Collins, of the Drug Policy Alliance, argued that removing the restrictions wouldn’t impede the bill’s chances of passing.
“The provisions are overly cautious and unnecessary given what the committee has voted on in the past,” he said, referring to broader criminal justice reform legislation aimed at giving people second chances after serving prison terms.
“We would like to get behind this bill, but with these provisions it’s going to be very difficult,” he said, adding that he thinks the bans might actually make the legislation less likely to pass because criminal justice reform advocates who otherwise wouldn’t care about a marijuana research bill are now concerned about it.
Meanwhile, it is likely that the committee will have to grapple with at least one amendment to strip the language on Thursday.
“If they keep this in I think they’re going to lose support,” Collins said.
After this story was first published, Gaetz tweeted that concerned advocates “make fair points,” but that it would be “a shame if disagreement on such a small thing” prevented the reform legislation from passing.
This isn’t important 2 me. Both sides make fair points. But what a shame if disagreement on such a small thing kept us from making University/Hospital/Hospice/VA/MedSchool #MedicalMarijuana research collaboration legal with the vibrant, innovative commercial cannabis industry. https://t.co/i3GB8s1ZMn
— Matt Gaetz (@mattgaetz) September 10, 2018
Other advocates raised separate concerns about the bill’s implementation, even if it is enacted.
“The Medical Cannabis Research Act would, in theory, dramatically expand access to medical grade cannabis for researchers for scientific purposes,” said NORML Political Director Justin Strekal. “While the bill is imperfect as it would rely on known prohibitionist Attorney General Jeff Sessions to oversee an overly restrictive permitting process, its passage would be a step in the right direction to lay the foundation for future research into marijuana’s most beneficial properties.”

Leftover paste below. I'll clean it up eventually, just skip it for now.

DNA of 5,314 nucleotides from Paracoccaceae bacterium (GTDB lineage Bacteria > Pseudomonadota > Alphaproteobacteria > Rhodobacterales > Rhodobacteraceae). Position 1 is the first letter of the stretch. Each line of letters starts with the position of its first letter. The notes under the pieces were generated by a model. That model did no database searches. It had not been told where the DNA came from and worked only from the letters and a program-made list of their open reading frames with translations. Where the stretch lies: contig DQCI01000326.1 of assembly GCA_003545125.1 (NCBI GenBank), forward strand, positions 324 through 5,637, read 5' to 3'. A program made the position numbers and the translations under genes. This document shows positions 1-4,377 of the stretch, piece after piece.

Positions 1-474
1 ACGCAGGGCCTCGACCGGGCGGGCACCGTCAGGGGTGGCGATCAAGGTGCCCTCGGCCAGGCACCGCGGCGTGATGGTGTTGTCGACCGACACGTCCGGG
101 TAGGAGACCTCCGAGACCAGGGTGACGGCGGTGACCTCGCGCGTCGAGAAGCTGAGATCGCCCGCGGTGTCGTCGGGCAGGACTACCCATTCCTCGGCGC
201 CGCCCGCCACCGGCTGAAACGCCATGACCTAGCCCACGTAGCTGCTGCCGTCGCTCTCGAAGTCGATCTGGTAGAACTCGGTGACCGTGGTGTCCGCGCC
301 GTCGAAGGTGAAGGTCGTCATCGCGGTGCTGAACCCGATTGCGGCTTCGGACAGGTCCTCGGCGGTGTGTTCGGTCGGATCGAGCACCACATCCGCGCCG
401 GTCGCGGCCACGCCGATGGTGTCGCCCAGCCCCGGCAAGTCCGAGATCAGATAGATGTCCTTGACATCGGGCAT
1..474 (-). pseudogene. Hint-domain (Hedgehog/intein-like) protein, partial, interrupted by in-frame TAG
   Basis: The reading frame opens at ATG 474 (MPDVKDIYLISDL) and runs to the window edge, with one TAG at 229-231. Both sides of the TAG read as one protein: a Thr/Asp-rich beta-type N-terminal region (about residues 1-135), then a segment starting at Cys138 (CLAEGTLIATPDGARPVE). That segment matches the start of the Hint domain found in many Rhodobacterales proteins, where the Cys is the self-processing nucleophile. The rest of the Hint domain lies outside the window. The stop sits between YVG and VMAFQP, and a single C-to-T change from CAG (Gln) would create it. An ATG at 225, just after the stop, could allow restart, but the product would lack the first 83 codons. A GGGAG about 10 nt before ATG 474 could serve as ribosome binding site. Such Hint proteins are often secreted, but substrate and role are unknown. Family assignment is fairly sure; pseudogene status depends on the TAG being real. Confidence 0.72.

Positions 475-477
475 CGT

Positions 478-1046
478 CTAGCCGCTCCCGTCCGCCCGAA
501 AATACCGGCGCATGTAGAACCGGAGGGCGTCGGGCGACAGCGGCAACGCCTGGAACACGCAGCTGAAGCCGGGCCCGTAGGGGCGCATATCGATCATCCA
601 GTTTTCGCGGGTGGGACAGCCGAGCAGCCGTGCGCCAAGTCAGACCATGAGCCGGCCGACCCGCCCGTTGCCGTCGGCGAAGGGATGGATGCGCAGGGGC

In the closing months of the Obama administration, the Drug Enforcement Administration (DEA) moved to create a process to license additional cannabis cultivators, which resulted in applications from more than two dozen entities. But the Trump administration’s Department of Justice has since blocked DEA from acting on the proposals.
Lawmakers have sent a series of letters to Sessions about the blockade.
Sessions said at a Senate hearing last year that adding additional cannabis cultivators would be “healthy.” And at a separate hearing this spring, the attorney general testified that action on the applications would be taken “soon.” But nothing has yet been announced.
The Wall Street Journal reported last week that a review by the Department of Justice’s Office of Legal Counsel concluded that the plan to license more growers violated United Nations drug treaties. But the State Department under the Obama administration said in 2016 that allowing additional cultivators would not go against the international agreements.
The Gaetz bill would take the decision out of the Justice Department’s hands by issuing a directive from Congress to grant more licenses on a specific timetable.
Separately from the cultivation licenses, the legislation would also clarify that Department of Veterans Affairs (VA) doctors are allowed to discuss the medical use of cannabis with their military veteran patients and can refer them to participate in scientific studies on marijuana. It would not, however, overturn an internal VA ban prohibiting its physicians from issuing recommendations for veterans to receive medical cannabis in accordance with state laws.